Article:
Teachers who choose to spend time in rural schools will have their student debt wiped in a bid to cover shortages.
But there are concerns the debt waiver alone won't be enough to fill hundreds of vacancies.
The federal government will clear HELP debt for those who stay four years in a "very remote location" at a primary or secondary school, day care centre or preschool.
Eligible teachers will have either the debt of their initial teaching degree waived or whatever debt remains when they start the position, whichever is less.
The incentive will initially be open to teachers who have been in remote locations since 2019, meaning they get a head start.
It is expected it will save teachers an average of $35,000, with up to 2000 of them likely be able to benefit immediately.
An additional 500 teachers would then become eligible each year.
About 300 remote schools will benefit in total.
Education Minister Jason Clare said on Thursday there was a serious teacher shortage across the nation and it was worse in rural communities.
"Your impact is bigger. Your chance to shape and change and improve the lives of people is bigger," he said of working in remote locations.
Communities with high Indigenous populations who are less likely to finish school and go to uni especially stand to gain.
"In a school like this, where 75 per cent of the kids are Indigenous, that really matters," Mr Clare said, announcing the policy in the outback NSW town of Menindee.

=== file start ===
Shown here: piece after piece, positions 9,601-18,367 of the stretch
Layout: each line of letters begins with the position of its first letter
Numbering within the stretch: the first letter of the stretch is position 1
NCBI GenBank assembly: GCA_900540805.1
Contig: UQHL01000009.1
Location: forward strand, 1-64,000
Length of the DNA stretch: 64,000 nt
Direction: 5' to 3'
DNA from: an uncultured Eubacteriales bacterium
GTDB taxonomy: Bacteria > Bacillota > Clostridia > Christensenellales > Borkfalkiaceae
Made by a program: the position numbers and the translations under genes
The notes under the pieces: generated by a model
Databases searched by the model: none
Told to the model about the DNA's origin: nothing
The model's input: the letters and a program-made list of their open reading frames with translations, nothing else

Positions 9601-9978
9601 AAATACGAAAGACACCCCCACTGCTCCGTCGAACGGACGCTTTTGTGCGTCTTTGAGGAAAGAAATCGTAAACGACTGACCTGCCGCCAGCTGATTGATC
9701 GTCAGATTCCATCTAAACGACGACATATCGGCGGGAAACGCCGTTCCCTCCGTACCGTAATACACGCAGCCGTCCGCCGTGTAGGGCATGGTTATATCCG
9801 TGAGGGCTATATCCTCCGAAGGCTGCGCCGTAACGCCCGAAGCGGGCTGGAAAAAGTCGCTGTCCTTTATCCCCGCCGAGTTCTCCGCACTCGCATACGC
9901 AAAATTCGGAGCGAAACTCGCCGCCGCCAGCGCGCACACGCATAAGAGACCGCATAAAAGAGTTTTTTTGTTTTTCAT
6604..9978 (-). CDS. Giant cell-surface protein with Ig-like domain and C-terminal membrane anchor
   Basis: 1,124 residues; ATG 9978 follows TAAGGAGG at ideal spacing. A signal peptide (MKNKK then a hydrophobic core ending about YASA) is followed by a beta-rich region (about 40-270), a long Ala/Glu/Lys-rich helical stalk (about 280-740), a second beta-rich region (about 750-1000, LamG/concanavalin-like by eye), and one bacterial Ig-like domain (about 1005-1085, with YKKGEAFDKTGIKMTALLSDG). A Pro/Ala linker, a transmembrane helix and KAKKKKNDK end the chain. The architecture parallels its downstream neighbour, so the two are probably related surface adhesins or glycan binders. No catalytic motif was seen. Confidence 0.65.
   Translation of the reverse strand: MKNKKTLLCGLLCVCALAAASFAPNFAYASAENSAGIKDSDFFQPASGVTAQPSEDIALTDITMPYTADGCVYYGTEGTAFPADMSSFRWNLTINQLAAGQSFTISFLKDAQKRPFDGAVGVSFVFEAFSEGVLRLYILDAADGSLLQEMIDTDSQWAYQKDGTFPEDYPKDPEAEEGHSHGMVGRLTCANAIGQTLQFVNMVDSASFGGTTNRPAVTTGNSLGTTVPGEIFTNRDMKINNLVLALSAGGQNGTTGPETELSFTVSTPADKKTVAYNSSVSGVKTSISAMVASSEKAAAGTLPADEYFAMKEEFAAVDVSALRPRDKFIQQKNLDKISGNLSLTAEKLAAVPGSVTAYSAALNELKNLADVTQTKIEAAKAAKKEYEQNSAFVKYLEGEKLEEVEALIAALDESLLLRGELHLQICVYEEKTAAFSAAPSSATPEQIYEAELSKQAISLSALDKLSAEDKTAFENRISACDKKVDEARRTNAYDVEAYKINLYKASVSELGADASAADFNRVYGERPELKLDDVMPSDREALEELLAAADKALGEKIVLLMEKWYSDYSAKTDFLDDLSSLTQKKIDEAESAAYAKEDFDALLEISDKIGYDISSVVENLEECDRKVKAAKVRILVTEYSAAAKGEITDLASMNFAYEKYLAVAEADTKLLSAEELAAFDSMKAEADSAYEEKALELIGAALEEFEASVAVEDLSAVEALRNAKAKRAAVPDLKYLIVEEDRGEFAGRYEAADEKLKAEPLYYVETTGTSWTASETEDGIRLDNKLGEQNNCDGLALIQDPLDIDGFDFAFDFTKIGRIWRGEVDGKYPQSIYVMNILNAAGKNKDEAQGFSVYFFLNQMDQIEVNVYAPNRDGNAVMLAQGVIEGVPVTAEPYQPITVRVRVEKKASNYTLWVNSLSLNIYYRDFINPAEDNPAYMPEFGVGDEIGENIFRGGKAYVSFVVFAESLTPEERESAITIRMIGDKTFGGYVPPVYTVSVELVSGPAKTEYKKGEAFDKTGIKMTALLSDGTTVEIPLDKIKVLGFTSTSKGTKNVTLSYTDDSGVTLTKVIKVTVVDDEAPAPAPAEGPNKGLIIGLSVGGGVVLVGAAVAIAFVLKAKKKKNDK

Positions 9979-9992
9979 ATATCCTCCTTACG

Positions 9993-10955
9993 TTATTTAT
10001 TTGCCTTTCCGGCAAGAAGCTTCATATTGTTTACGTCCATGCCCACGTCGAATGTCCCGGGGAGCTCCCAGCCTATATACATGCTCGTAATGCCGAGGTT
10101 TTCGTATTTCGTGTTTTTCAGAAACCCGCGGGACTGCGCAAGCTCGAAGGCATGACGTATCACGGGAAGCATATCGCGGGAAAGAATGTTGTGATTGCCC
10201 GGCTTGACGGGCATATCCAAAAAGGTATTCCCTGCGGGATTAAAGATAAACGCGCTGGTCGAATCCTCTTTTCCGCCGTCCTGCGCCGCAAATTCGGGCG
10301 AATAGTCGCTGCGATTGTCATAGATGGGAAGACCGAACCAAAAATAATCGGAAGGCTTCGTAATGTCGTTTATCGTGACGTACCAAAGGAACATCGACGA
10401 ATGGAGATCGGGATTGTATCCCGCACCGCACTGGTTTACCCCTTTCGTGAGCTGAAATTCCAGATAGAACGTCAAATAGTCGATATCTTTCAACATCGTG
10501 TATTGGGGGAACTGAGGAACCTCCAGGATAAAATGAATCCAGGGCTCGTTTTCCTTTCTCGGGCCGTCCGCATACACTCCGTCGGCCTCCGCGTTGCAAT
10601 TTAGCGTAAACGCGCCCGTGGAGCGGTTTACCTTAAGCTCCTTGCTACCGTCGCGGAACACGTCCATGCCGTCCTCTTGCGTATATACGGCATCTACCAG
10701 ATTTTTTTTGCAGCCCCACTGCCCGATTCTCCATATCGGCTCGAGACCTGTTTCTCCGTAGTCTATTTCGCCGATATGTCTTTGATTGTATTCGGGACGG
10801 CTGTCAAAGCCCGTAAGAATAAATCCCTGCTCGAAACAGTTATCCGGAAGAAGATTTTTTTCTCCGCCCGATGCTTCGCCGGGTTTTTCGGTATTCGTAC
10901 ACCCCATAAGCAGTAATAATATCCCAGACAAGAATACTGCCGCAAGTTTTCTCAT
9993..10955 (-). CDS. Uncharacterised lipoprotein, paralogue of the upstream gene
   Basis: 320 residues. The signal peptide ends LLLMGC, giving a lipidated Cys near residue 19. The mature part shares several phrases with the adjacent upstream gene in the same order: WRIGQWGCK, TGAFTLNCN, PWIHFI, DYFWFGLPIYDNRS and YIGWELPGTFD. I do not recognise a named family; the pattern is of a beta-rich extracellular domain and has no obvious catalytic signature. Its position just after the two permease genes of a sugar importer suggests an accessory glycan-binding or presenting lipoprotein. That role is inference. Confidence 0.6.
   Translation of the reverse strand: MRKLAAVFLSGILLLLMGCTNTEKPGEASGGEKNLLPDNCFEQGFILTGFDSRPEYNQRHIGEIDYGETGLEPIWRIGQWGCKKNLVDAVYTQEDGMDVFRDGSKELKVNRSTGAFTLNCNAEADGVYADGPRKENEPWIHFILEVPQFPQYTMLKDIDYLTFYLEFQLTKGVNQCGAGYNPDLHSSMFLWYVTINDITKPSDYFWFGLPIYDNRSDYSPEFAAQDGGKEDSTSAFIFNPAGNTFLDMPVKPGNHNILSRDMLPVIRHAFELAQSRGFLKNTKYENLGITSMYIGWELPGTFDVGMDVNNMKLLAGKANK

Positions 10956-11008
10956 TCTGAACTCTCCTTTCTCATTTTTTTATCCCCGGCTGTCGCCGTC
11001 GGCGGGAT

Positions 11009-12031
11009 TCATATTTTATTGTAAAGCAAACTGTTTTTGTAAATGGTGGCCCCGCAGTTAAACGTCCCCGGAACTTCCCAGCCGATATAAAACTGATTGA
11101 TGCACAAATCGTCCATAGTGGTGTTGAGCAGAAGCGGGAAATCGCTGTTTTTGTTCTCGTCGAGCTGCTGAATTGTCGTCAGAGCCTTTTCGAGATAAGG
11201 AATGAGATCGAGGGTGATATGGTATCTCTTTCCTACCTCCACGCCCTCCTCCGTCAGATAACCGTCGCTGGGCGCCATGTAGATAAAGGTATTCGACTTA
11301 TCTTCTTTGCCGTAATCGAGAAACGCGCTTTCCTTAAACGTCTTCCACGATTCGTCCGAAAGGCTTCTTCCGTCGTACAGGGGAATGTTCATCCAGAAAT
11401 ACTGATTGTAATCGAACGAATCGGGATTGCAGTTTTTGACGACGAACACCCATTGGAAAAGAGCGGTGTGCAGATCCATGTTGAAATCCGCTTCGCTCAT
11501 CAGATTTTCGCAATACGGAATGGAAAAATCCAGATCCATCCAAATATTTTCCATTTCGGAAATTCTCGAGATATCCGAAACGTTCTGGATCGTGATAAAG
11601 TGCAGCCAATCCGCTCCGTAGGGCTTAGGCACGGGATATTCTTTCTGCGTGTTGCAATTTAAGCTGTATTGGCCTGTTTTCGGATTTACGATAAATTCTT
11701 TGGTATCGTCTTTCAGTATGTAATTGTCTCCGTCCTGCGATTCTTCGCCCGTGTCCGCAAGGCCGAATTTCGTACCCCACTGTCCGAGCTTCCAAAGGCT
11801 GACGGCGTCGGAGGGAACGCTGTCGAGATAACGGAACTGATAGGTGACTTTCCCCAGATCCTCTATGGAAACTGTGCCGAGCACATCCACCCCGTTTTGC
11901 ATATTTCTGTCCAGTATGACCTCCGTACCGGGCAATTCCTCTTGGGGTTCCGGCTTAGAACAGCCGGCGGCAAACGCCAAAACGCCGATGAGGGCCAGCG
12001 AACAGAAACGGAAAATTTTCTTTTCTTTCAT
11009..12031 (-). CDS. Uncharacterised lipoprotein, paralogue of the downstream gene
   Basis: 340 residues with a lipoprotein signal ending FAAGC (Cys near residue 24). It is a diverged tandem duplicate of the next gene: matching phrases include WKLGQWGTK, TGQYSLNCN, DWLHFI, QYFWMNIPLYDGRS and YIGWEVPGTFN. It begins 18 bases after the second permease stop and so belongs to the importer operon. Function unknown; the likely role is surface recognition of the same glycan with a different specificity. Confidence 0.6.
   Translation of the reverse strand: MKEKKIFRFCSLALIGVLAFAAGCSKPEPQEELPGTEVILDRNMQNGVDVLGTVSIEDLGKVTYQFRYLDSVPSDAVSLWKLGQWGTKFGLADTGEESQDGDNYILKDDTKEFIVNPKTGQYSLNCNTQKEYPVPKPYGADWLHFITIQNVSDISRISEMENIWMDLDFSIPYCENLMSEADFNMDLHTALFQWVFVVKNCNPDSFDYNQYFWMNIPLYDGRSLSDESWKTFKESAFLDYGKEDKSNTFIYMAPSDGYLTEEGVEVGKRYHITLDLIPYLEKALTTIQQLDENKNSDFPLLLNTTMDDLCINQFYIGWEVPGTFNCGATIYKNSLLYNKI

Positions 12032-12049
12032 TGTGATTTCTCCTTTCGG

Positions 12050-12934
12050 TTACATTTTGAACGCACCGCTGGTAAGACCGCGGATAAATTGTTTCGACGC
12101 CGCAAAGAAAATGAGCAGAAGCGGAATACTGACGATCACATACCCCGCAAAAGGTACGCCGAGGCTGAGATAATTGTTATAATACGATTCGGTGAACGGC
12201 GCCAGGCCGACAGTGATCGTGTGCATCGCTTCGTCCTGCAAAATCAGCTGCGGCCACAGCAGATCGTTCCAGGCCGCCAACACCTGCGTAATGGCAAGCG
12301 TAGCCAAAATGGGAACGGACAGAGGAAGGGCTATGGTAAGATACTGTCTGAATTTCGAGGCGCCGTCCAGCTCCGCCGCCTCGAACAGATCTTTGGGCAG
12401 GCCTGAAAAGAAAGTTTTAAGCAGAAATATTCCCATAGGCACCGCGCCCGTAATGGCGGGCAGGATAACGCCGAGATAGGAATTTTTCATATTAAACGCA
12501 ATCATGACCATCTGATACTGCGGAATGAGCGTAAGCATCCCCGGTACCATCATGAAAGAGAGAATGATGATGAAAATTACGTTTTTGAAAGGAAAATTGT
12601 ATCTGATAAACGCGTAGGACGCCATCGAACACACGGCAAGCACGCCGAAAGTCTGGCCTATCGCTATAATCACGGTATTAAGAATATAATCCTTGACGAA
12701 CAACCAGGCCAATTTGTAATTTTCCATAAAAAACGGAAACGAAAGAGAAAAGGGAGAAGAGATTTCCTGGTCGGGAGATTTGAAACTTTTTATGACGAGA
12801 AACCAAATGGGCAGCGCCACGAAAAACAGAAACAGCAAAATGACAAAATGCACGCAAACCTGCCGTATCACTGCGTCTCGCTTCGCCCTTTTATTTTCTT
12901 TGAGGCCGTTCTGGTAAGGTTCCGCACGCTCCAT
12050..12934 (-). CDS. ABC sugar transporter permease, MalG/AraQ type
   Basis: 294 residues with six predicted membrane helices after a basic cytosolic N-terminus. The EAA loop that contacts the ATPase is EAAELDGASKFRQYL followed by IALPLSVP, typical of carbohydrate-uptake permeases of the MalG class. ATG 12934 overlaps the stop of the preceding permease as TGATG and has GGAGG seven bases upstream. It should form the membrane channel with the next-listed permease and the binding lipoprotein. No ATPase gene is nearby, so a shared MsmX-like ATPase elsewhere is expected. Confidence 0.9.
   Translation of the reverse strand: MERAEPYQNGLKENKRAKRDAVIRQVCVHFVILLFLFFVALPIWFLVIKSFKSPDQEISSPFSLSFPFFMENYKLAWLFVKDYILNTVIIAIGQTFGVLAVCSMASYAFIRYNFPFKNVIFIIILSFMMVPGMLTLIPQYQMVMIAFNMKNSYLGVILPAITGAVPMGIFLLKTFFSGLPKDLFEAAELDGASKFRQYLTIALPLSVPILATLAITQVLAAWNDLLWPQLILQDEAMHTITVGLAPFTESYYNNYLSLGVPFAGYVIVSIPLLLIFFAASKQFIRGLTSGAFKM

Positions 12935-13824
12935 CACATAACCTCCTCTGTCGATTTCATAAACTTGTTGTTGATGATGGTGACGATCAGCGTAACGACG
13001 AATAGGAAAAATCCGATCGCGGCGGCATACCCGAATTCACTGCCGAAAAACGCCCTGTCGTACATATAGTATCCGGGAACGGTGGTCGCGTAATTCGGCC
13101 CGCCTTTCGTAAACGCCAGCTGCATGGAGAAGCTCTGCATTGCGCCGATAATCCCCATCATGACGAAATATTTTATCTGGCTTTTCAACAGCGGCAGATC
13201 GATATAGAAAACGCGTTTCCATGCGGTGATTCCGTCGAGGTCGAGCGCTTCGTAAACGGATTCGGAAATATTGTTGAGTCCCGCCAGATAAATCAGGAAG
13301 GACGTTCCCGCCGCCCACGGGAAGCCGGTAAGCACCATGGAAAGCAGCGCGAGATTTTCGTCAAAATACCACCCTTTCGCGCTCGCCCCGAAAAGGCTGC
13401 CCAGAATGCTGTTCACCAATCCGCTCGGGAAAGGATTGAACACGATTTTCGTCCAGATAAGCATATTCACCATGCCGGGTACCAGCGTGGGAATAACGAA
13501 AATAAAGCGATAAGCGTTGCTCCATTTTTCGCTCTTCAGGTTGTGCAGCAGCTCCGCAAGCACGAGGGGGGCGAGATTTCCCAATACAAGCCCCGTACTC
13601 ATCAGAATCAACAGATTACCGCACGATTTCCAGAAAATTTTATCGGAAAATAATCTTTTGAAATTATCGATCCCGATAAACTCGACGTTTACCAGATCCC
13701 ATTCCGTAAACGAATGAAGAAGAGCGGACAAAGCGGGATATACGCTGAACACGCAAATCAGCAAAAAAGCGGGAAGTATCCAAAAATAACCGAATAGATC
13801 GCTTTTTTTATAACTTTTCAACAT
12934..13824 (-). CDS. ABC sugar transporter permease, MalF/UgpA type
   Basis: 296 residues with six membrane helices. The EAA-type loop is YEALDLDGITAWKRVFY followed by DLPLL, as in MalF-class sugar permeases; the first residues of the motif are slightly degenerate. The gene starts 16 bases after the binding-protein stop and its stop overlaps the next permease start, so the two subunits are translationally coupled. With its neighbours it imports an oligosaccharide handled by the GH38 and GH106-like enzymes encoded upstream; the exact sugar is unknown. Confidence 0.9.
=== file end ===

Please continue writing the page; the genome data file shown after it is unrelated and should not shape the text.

He said the scheme could be expanded if it works well.
The Regional Australia Institute said while the waiver was welcome, it needed to be balanced by properly addressing housing and liveability.
It said research had shown the social and wider economic circumstances of a regional place, and confidence in the working conditions on offer, are at least as important as salary in deciding where to work.
The RAI estimated there were over 1500 advertised vacancies for education professionals in regional Australia just in November 2022 - four times that advertised a decade ago.
The Australian Education Union welcomed the initiative, saying the government needed to find long-term solutions to address the crisis.
"This is a significant move to address teacher shortages and will encourage teachers across the country to move to areas where schools need them the most," union president Correna Haythorpe said.
Universities Australia also hailed the scheme, saying everyone deserved access to a good education.
"Encouraging more teachers to work in remote areas will ensure people living in those parts of our country can access the educational opportunities they deserve," acting chief executive Peter Chesworth said.
The places covered by the scheme are those defined as "very remote areas" by the Australian Bureau of Statistics, including large parts of Western Australia, the Northern Territory, South Australia, Queensland and northwestern NSW.